The Ministry of Environment, Natural Resources, Conservation and Tourism says 275 elephant carcasses have been verified against the 356 reported cases as the mystery of elephant deaths in the Okavango Panhandle deepens.
The ministry said in a press release yesterday that investigations into the unexplained elephant deaths, which started in march, are still ongoing. It said it had identified three Laboratories in Zimbabwe, South Africa and Canada to process the samples taken from the dead elephants, which will be interpreted against field veterinary assessments of clinically ill and dead elephants.
The release stressed the tusks are being removed from the dead elephants and carcasses near human settlements continue to be destroyed. According to the release, ongoing investigations have revealed no evidence of poaching so far. The number of elephants mysteriously found dead in the Okavango Panhandle continues to grow, with most discovered 40 km from Seronga catchment villages, the epicentre of all discoveries so far. Botswana Safari News has quoted Regional wildlife Coordinator, Dimakatso Ntshebe saying the deaths are caused by an unknown pathogen.
“It’s doubtful the elephants have been poisoned. Because if it’s poisoning it would affect other species in the area, not just elephants.
The poison would kill scavengers like jackals and others which are feeding on carcasses. However, we are not ruling anything out until the results are in,’ he said.
As the search for more carcasses continues, the DWNP has reiterated its plea to the public not to eat the meat as it could potentially pose a health hazard.
This is a developing story.
Suspected poacher killed as Botswana battles rampant rhino deaths
Meantime, Botswana soldiers last week shot and killed a suspected rhino poacher during a gunfight in the vast Okavango Delta, where poaching has reached unprecedented levels. The southern African nation’s anti-poaching unit has killed 19 suspects since 2019, as the government employs a shoot-to-kill policy.
Botswana’s military said a rhino poaching suspect was killed last Wednesday during an exchange of fire in the thickets of the Okavango Delta. Botswana Defense Force’s Major Mabikwa Mabikwa said poachers are using sophisticated weapons of war and communication equipment. He says the army is up to the challenge. President Mokgweetsi Masisi recently said the military will not hesitate to shoot poachers.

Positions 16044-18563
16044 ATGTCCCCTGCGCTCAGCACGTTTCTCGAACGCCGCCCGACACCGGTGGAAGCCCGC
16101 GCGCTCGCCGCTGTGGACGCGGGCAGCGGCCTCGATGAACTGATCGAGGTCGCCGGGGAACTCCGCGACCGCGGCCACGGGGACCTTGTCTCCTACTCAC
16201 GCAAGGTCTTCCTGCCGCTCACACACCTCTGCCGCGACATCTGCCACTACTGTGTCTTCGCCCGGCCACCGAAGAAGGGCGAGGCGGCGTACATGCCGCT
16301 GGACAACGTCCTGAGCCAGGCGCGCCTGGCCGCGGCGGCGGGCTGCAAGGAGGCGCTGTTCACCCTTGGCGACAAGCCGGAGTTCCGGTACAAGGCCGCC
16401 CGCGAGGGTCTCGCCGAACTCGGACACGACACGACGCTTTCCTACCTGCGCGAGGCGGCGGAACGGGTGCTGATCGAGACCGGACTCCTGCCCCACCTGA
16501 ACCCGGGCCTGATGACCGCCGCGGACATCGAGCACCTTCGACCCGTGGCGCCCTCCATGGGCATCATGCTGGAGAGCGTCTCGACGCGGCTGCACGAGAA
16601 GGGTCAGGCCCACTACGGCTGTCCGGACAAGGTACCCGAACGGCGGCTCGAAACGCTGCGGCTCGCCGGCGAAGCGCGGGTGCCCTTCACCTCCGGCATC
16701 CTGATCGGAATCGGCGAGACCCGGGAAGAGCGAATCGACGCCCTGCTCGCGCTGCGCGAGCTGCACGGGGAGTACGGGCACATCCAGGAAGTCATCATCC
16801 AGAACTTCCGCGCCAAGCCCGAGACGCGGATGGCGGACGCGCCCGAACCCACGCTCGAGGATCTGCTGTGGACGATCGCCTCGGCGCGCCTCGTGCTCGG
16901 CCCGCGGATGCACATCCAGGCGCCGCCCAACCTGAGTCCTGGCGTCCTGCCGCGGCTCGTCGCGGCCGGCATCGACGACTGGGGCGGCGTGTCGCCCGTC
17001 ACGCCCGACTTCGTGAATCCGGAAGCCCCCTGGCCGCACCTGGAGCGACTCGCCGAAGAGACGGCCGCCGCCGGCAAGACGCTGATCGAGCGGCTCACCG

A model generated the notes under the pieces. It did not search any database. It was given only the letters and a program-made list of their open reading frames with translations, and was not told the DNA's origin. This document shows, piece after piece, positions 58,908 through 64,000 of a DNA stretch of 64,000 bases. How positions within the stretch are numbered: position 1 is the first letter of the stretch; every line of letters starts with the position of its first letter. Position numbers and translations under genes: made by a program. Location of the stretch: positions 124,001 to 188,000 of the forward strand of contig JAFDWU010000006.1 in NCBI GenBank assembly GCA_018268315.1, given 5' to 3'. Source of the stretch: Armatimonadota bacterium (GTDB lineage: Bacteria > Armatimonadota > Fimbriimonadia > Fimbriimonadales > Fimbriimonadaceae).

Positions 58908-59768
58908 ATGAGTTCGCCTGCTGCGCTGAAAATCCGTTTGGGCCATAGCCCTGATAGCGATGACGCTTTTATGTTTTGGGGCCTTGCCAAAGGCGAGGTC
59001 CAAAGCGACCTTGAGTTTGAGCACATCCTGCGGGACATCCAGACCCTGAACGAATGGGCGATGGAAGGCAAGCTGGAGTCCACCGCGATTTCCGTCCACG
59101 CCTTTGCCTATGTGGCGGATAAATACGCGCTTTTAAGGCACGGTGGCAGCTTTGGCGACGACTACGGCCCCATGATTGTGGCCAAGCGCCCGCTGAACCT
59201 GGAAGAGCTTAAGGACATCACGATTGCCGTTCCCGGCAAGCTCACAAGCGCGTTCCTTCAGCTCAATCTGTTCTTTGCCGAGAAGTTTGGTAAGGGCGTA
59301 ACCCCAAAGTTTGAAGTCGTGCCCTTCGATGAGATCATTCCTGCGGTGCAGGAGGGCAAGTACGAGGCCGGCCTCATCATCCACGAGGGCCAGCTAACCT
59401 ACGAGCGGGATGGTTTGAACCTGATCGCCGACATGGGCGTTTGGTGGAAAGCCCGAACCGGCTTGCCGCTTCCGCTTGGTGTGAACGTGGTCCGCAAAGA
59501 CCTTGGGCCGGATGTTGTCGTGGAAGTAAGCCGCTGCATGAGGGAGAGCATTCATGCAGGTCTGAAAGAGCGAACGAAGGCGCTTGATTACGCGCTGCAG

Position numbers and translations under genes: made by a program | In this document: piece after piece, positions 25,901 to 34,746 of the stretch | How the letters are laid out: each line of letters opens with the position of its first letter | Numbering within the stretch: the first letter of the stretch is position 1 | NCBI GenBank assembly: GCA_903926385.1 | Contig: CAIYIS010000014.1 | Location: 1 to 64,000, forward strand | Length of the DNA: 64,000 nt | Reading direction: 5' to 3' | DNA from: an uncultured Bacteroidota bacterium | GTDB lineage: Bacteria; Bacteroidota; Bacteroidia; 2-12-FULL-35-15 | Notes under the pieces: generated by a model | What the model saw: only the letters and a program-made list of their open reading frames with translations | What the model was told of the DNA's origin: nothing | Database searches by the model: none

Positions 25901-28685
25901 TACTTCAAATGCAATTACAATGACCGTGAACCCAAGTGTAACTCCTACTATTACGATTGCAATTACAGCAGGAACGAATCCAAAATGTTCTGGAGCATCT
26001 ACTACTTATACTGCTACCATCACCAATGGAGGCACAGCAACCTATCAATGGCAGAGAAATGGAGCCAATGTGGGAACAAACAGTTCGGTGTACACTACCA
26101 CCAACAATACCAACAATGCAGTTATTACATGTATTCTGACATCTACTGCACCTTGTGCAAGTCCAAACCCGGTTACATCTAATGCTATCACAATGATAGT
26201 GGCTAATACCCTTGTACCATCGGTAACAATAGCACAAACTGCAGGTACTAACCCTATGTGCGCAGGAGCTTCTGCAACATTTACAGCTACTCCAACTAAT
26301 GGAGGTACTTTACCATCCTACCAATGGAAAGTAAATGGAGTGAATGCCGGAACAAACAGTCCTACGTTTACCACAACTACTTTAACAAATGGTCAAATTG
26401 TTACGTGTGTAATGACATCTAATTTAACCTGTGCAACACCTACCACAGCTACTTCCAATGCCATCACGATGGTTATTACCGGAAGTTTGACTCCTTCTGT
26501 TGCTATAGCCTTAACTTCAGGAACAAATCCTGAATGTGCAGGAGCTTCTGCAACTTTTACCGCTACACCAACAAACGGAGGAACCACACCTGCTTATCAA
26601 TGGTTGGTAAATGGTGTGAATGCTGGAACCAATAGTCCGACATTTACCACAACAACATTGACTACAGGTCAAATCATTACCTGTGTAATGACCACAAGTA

“Poachers are sufficiently radicalised to kill, so they are dangerous,” said Masisi. “We put an army in place to defend this country, so any intruder is an enemy. And unfortunately, as with any war, there are casualties.”
The army says it has killed 19 suspected rhinoceros poachers since last year, while one soldier lost his life during an exchange in April. Poachers mostly target rhino, with 56 of the endangered animals killed in the past two years. The government recently decided to dehorn all the rhinos and relocate them to secure, private locations. Department of Wildlife and National Parks Principal Veterinary Officer, Mmadi Reuben said in addition to dehorning, anti-poaching efforts would be intensified.
“We expect to see the results. It (dehorning) is meant to disincentive,” said Reuben. “This does not in any way replace our anti-poaching strategies that we put in place.
In fact, we up our anti-poaching operations and augment them further to ensure that any perpetrators that come in, they are brought to book.”
The Okavango Delta is wet and challenging to navigate, with some areas inaccessible by road. Most poachers cross over from neighbouring countries.